Malting barley: A very special non-specialty crop
Malting barley is ineligible for specialty crop designation, which is a source of frustration for those working in the craft malting and beverage industries.
With the rise of malting barley production outside of major growing regions in the U.S., a debate has risen over the categorization of the crop. Currently classified as a traditional field crop commodity (Title I), malting barley is not eligible for specialty crop designation.
Specialty crops are defined in law as “fruits and vegetables, tree nuts, dried fruits and horticulture and nursery crops, including floriculture.” – United States Department of Agriculture (USDA)
Traditionally, this classification is reserved for horticulture crops that are intensively cultivated and range from almonds to watermelons, and Christmas trees to hops. Specialty crop designation would open the door for additional funding and support programs, one of which is the Specialty Crop Block Grant program managed by the USDA. However, earning that designation would mean losing eligibility in the various risk management and price support programs that are essential to the viability of the crop in the major growing regions.
Due to malting barley’s emerging status in Michigan, specialty crop designation was explored, in the attempt to broaden the support available for its development. Although barley is currently listed as an ineligible commodity, verbiage exists in the USDA definition that gives latitude to states to develop their own list.
Although a common definition of specialty crops across these agencies is desirable for USDA stakeholders and customers, it is also recognized that the mission of each agency is unique and so the application of a common definition might vary. It is also recognized that individual states may wish to modify the definition used by USDA to satisfy local or regional needs. – USDA
Unfortunately, however, even if the state of Michigan edited the list to include malting barley, the crop would still be ineligible for specialty crop block grant funding – a federal program, even though it is administered at the state level.
A major concern within this emerging industry without specialty crop designation is the lack of resources to develop malting barley in minor growing regions. Furthermore, the challenges for farmers in the east are often much different than growers contracting in the major states out west. Nonetheless, it is important for the minority to be heard. For field crops like barley, commonly referred to as “commodities”, national and state industry groups are imperative for crop competitiveness. State commodity groups often provide funding support through “check-off” or membership assessments for research, marketing, and infrastructure development. Such support does exist for malting barley at the national level.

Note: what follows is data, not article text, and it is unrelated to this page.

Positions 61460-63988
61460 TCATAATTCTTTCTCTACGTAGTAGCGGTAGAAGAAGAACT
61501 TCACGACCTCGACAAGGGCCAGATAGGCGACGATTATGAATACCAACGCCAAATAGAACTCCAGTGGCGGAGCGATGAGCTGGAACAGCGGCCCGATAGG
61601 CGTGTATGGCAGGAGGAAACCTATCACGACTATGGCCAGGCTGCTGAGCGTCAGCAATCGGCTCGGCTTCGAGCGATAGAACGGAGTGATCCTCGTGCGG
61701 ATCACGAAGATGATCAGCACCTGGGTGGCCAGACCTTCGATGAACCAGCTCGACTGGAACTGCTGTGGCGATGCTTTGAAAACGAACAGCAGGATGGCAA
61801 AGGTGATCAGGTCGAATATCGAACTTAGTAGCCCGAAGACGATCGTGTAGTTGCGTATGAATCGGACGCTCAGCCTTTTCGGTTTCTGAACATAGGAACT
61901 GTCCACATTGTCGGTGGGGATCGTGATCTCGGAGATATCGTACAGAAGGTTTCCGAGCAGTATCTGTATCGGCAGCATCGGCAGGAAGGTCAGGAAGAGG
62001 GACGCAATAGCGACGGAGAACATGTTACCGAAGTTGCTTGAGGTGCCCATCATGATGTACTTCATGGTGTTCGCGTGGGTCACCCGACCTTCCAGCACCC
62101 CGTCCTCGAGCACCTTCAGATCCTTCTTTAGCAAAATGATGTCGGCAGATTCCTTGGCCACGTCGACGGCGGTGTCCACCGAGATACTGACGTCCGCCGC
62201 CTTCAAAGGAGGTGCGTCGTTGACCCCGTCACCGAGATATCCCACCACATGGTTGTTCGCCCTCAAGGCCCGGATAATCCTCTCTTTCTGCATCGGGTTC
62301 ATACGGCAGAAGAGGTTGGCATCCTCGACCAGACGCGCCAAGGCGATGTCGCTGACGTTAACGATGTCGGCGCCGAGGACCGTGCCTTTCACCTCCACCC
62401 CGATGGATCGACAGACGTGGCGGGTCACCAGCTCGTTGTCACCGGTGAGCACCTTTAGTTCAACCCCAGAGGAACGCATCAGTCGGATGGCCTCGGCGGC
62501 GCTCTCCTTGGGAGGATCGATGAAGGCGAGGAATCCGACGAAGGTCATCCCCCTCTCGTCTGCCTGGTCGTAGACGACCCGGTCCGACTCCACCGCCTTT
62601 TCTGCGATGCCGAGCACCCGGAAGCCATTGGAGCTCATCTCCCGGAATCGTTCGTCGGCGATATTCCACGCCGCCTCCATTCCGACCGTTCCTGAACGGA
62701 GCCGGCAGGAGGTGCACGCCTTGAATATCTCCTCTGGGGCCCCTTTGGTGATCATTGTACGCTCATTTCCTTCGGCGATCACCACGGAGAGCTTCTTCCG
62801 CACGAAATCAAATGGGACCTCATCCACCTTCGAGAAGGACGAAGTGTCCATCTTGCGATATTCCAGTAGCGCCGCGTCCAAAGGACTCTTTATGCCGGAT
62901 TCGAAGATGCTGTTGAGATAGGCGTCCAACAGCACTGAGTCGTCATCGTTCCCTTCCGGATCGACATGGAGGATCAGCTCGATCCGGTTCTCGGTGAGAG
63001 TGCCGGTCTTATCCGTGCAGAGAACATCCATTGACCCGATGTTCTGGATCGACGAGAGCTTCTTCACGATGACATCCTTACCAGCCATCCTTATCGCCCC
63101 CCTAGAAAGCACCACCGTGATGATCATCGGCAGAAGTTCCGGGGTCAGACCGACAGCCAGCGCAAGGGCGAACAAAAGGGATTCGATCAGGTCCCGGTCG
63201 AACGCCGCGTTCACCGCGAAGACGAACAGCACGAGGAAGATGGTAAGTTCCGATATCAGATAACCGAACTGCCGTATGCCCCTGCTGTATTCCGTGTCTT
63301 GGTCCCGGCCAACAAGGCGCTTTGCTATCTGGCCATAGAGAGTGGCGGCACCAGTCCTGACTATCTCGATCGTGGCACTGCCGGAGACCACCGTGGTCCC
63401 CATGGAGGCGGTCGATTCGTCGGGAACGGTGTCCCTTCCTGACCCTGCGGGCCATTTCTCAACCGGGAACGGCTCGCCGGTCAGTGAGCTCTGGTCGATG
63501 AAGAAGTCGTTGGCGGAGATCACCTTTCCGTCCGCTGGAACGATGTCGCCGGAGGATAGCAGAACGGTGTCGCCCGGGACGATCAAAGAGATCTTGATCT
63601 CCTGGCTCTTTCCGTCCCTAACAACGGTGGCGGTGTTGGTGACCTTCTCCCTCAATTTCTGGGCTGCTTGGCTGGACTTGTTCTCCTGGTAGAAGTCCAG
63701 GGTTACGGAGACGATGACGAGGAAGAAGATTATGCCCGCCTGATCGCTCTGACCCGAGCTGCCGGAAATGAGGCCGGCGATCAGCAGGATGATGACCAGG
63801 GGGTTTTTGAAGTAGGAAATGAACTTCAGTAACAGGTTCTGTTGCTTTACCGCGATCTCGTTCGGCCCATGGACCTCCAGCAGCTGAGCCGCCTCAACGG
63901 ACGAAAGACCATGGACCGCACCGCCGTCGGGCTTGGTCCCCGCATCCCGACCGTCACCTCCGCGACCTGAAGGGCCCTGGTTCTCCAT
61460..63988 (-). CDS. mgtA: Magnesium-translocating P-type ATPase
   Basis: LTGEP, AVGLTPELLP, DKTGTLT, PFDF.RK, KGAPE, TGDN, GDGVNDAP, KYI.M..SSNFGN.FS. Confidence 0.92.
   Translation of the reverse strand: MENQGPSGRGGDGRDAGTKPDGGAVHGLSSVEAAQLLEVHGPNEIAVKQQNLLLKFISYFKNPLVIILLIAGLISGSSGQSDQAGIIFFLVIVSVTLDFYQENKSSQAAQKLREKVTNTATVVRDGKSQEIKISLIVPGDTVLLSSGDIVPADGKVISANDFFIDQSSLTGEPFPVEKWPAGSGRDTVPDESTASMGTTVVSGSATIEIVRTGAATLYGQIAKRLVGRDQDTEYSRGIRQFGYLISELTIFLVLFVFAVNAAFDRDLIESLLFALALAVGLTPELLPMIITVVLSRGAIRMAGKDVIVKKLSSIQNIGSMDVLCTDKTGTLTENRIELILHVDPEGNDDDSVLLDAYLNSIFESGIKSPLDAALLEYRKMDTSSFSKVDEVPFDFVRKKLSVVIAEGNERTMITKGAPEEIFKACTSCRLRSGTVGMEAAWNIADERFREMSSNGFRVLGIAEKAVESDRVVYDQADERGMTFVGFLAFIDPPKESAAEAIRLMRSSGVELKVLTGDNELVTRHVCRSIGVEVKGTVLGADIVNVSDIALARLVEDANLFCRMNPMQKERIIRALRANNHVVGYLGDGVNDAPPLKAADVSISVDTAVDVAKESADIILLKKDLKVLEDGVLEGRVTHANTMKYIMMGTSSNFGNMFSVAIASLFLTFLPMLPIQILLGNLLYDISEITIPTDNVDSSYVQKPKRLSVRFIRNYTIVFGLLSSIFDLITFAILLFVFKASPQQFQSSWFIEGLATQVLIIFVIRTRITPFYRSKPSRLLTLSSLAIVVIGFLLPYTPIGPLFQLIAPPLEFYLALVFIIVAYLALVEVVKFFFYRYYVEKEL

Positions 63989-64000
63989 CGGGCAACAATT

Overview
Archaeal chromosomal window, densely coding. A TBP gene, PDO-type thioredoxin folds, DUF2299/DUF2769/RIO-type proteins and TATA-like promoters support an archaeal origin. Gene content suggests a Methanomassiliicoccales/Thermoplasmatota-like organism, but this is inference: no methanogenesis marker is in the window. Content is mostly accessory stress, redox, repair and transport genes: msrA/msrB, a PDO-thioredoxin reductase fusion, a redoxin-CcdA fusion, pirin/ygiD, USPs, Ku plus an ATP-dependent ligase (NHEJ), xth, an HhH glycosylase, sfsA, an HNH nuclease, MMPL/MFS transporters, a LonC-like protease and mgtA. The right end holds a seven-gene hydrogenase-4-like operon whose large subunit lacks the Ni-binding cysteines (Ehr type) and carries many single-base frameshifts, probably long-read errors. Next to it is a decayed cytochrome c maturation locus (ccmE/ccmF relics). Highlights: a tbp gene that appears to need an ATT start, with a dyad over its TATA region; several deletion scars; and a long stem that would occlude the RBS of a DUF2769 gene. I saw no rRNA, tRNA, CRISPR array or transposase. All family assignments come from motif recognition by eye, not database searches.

- The National Barley Growers Association works directly to support barley farmers to “enhance and maintain the profitability of the U.S. malting barley industry”. It generates funding through the commodity groups managed at the state level and industry partners, but does not fund research. Unfortunately, for many of the minor growing regions, such as Michigan, the industry is too new and too small to support such a group.
- The American Malting Barley Association is supported through memberships from maltsters and brewers whose mission “is to encourage and support production of an adequate supply of high quality malting barley for the malting and brewing industry…” In recent years, AMBA has engaged the craft community and supported research in minor growing states, including Michigan. Furthermore, the National Barley Improvement Committee organized by AMBA contains representation from the craft malting community, including Heather Darby (University of Vermont), Ashley McFarland (Michigan State University), Corey Mosher (New York barley farmer), and Andrea Stanley (Valley Malt, craft maltster). Each year this committee travels to Washington D.C. to lobby on behalf of efforts supported by AMBA.
The farmers, processors, and end-users of malting barley have become increasingly diverse in recent years, so the application of a traditional, industrial commodity model does not suit the crop well. Although specialty crop designation may be a hard sell, it is very important to stay engaged in the conversation both locally and at the national level to ensure viability of the crop and craft industry into the future.
If you are interested in learning more about malting barley research at Michigan State University, feel free to reach out to me at 906-439-5176 or firstname.lastname@example.org. I am the Coordinator of the Michigan State University Upper Peninsula Research and Extension Center in Chatham, Michigan and a Community Food System educator with Michigan State University Extension.